I find there to be a sizable tendency in our modern culture for reaching for fixes while the solution we seek is right before us. One example is that the majority of online publishing nowadays is geared to serving up article after article with lists: twelve tips for losing weight, eight steps for motivating employees, six pitfalls to avoid, and so on. These types of articles draw us in, break issues down into bite-sized morsels, and give us the impression that if we follow a linear progression of tackling one step, then another, and then another, that we’ll reach our desired destination.

The problem with this approach is that it keeps us rooted in a linear mindset, which is inherently intellectually based.

We humans are arguably the most intelligent of animal species on the planet. We have great minds capable of amazing powers of analysis, and we also have opposable thumbs, which enables us to create technology. So why is it that we continually war with one another, deplete the eco system at rates far faster than nature can replenish, enslave and oppress people, and put our faith in systems that consistently let us down?

Could the answer be that we are relying too heavily on our intellect?

The Solution is Before Us

Indigenous culture teaches us many things that are directly applicable to the world of business and commerce, and there are a few consistent threads that run among them. Principally is the invitation to feel our way through situations, to tap more deeply into our intuition and connection to “Spirit,” and to follow the path of the heart. Fortunately, we’re beginning to hear more about the importance of heart-based leadership, and yet the challenge in this is that it’s uncomfortable to do.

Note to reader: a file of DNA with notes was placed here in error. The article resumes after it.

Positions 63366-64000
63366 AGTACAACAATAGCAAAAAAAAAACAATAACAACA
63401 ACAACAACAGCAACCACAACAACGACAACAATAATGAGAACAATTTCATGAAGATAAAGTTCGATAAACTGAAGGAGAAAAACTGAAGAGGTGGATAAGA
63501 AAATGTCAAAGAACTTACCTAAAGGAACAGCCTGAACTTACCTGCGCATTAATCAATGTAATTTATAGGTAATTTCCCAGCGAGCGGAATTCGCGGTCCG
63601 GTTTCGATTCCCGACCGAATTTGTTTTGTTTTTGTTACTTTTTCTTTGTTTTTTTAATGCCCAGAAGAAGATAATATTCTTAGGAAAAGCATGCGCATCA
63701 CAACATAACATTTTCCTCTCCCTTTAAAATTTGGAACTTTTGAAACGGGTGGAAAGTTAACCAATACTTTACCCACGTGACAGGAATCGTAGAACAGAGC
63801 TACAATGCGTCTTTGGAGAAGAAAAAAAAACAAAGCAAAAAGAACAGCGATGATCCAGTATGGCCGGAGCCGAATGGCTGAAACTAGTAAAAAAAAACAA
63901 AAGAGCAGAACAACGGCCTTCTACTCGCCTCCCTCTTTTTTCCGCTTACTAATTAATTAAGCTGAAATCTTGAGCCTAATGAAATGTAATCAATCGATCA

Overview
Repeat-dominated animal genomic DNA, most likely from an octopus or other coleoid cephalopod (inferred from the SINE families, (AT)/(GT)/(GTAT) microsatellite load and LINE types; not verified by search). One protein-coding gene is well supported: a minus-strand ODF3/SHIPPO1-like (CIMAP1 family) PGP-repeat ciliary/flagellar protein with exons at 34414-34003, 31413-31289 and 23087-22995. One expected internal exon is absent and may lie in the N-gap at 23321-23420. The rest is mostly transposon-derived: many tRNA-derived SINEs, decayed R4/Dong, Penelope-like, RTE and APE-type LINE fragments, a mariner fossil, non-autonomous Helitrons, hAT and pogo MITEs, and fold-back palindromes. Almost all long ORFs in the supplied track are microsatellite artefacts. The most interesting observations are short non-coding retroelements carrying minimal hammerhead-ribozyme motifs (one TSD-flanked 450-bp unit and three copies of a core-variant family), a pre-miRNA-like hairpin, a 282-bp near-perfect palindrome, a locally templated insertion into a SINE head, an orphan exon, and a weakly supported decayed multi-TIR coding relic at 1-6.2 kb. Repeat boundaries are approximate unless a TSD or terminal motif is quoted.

Following the heart means that we have to fully feel whatever it is we’re feeling, which may not be easy at times, because not everything we feel is necessarily pleasant. So we tend to want to avoid the unpleasantness of feeling all that comes up for us, and instead to reach for “fixes” that are intellectually based, because it’s easier. A friend and colleague of mine shared with me some months back the slogan of, “Easy now, hard later. Hard now, easy later.” I think this is a very concise way of speaking to the malaise of our social culture that is very often spoiled by too much connection to high sensory input technology, creature comforts, and instant gratification in myriad forms. We have an app for everything, a pill for any symptom, and a drive-through window seemingly within every mile of paved road.

The Indigenous Elders teach us to stay close to nature and to feel her influence; if it’s cold, to be cold, if it’s hot to be hot, if we’re hungry to try and be with the hunger. By doing so we train ourselves to adapt to any challenge with ease and grace, and condition ourselves to be more willing to face into the un-comfortableness that comes with heart-centered decision-making and true innovation. The solution that is right before us is to feel, and by feeling we will be more able to delve deeply into the abyss of uncertainty, and by embracing the abyss of uncertainty we will transcend the ordinary and the analytical to discover the breakout creative solutions that feel right to us.